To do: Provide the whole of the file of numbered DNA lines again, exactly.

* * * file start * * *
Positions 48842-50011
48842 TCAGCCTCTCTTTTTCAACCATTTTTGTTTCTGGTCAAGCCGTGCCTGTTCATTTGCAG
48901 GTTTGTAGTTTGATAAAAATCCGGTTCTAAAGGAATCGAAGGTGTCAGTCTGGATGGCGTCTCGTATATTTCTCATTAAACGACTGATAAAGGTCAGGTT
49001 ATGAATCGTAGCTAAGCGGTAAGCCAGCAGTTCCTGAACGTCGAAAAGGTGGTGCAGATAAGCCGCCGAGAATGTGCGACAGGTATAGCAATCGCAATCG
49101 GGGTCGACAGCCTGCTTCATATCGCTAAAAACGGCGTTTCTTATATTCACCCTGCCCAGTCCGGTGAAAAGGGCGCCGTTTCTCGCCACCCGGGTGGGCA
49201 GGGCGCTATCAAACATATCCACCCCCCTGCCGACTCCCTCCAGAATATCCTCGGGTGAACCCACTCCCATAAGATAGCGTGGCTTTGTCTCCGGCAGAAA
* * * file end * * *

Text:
Positions 48842-50011
48842 TCAGCCTCTCTTTTTCAACCATTTTTGTTTCTGGTCAAGCCGTGCCTGTTCATTTGCAG
48901 GTTTGTAGTTTGATAAAAATCCGGTTCTAAAGGAATCGAAGGTGTCAGTCTGGATGGCGTCTCGTATATTTCTCATTAAACGACTGATAAAGGTCAGGTT
49001 ATGAATCGTAGCTAAGCGGTAAGCCAGCAGTTCCTGAACGTCGAAAAGGTGGTGCAGATAAGCCGCCGAGAATGTGCGACAGGTATAGCAATCGCAATCG
49101 GGGTCGACAGCCTGCTTCATATCGCTAAAAACGGCGTTTCTTATATTCACCCTGCCCAGTCCGGTGAAAAGGGCGCCGTTTCTCGCCACCCGGGTGGGCA
49201 GGGCGCTATCAAACATATCCACCCCCCTGCCGACTCCCTCCAGAATATCCTCGGGTGAACCCACTCCCATAAGATAGCGTGGCTTTGTCTCCGGCAGAAA